‘Touch Points’ Initiative Improves Communication and Patient Care

Nurses discuss patient needs four times daily

Like many healthcare organizations, the nurses at Marymount Hospital rely on quick morning huddles to hand-off patients during a shift change. But the 322-bed community hospital, which is part of the Cleveland Clinic health system, wanted another method to share information among all nursing staff on its unit several times a day. A year ago, Marymount Hospital implemented the “Touch Points” initiative. Now, staff gathers at the nurses’ station at 11 a.m., 3 p.m., 11 p.m. and 3 a.m. to discuss what tasks need to be completed, who is responsible for those tasks, special patient issues, discharges, transfers and admissions.

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“Touch Points is a strategic move to improve caregiver-to-caregiver communication while focusing on patient-centered care,” says Donna Koterba, BSN, RN, Director of Nursing, Medical-Surgical and Behavioral Health at Marymount Hospital. The charge nurse gathers all members of the team, including RNs, PCNAs and LPNs, for 10 to 15-minute meetings. “Since you get full participation, everyone feels like a valued member of the team,” says Koterba.

Mini meetings benefit patients and caregivers

There are multiple benefits to Touch Points, including the following:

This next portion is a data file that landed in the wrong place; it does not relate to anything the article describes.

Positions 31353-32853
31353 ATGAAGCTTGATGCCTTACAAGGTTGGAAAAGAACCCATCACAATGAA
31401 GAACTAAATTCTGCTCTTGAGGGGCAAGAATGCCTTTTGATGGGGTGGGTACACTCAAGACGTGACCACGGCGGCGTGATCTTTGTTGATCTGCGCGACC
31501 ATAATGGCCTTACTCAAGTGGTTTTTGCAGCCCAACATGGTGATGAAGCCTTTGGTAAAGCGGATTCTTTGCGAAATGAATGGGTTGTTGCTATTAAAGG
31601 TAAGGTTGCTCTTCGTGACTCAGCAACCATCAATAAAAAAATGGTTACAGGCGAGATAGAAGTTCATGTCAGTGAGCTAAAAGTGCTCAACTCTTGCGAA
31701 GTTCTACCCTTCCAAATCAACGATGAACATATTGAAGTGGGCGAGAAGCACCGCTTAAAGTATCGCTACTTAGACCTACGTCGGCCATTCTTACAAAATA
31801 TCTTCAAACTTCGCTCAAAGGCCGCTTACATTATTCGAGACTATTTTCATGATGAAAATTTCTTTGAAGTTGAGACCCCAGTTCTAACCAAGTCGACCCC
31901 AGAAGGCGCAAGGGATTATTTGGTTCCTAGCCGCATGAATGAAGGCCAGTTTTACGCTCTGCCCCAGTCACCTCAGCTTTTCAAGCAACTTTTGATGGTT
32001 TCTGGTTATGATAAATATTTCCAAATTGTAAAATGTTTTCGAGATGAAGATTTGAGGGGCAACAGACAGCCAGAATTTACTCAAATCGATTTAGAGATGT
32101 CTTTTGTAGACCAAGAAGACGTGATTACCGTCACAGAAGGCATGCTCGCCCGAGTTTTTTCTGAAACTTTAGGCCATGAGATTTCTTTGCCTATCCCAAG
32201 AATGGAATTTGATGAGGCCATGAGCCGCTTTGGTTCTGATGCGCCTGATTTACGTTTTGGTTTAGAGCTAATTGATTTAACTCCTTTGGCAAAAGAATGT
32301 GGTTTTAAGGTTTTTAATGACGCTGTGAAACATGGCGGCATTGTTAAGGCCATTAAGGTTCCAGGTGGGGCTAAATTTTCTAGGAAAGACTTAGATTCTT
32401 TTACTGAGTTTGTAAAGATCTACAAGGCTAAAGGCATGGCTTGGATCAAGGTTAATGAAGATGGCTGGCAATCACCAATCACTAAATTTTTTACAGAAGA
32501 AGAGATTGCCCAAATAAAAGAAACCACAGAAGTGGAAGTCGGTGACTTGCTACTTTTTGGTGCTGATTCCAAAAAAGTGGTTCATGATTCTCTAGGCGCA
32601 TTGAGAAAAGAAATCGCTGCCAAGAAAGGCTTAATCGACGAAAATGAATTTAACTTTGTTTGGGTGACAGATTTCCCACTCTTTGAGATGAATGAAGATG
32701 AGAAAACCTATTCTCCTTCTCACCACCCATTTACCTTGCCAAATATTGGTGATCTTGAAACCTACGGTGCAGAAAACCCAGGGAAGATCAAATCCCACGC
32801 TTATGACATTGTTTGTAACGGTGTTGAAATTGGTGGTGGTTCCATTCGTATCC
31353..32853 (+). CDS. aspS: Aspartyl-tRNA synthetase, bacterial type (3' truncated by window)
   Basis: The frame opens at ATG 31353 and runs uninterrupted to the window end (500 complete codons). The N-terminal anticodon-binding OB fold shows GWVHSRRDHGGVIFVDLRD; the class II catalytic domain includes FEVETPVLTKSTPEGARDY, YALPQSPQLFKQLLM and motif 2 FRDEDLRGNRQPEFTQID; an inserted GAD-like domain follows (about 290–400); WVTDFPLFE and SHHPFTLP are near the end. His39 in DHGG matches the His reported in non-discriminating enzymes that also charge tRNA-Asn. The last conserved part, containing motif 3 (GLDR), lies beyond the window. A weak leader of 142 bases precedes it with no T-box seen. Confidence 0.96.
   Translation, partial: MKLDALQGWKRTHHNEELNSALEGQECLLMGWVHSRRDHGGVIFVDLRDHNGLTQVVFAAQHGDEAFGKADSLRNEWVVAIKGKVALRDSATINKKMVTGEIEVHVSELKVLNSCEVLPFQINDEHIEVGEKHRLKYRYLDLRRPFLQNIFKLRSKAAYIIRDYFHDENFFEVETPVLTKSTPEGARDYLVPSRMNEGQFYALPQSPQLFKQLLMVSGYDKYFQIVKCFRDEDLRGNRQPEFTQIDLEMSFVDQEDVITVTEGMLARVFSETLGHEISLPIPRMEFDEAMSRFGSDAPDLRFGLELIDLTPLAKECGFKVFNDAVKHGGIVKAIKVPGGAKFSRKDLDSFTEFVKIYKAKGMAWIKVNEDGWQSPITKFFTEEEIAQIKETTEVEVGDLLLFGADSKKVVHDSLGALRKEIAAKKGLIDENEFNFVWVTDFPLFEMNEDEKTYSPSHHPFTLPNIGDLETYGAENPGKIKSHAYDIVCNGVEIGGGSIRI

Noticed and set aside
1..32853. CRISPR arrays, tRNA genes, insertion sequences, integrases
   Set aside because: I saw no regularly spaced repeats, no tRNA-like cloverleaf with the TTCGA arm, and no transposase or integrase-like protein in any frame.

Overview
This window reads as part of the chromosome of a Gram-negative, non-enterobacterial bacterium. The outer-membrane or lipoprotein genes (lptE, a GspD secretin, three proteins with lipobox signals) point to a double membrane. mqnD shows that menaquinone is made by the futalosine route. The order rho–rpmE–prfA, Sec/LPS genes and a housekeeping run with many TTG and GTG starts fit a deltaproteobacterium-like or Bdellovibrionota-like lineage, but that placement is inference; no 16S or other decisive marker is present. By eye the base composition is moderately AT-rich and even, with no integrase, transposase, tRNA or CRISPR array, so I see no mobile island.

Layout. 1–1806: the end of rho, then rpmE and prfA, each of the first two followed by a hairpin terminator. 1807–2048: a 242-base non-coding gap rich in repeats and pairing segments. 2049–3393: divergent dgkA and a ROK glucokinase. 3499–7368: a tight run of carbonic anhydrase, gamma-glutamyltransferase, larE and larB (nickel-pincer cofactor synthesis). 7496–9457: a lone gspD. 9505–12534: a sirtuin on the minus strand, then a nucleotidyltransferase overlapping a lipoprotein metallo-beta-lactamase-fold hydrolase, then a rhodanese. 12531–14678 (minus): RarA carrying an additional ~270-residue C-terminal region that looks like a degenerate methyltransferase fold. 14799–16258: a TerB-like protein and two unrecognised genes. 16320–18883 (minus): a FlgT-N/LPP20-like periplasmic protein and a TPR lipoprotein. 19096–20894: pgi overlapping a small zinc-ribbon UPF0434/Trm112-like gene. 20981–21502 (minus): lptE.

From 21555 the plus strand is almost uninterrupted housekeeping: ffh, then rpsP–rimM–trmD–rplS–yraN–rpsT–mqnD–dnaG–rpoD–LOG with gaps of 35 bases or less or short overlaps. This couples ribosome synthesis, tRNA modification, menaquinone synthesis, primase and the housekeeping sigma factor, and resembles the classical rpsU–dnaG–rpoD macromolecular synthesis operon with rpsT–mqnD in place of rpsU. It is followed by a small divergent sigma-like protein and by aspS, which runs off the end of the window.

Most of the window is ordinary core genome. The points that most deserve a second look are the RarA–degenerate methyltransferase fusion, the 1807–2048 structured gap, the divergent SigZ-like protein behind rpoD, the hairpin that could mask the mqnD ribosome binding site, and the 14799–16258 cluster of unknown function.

• Improved patient safety – For example, nurses share information about patients who are at a high risk for falls, encouraging peers to keep a close eye on those patients and implement falls prevention strategies.
  • Improved National Database of Nursing Quality Indicators(NDNQI®) nursing-sensitive indicators – For instance, the team reviews all patients with Foley catheters and when they need to be removed to help reduce catheter-associated urinary tract infections (CAUTIs).
  • Reduced caregiver stress – By sharing information on their patient load, nurses can help one another. For instance, a surgical unit may be busy during the 3 p.m. Touch Point meeting, with some patients being discharged while other post-operative patients are coming to the unit. Nurses can share ideas on the best way to divide patients.
  • Increased patient satisfaction – When patients’ needs are met quickly, they are more likely to be happy with the care they receive.
  • Heightened collaboration – With new technologies and processes, such as workstations on wheels and bedside reporting, it’s easy for nurses to operate independently. But collaboration among nursing staff is beneficial to nurses and patients. “Touch Points promote awareness of what’s going on throughout the unit,” says Koterba.

Improved communication helps increase patient satisfaction

The overarching benefit of Touch Points is enhanced communication. “When communication improves, then patient satisfaction scores and quality metrics will improve, too,” says Koterba. “At Marymount Hospital, our objective is to improve our patients’ experience, with the goal of reaching 90 percent or better satisfaction rates.” Having nurses meet four times daily during Touch Points to coordinate patient care is helping the community hospital move toward this goal.

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Photo credit © Russell Lee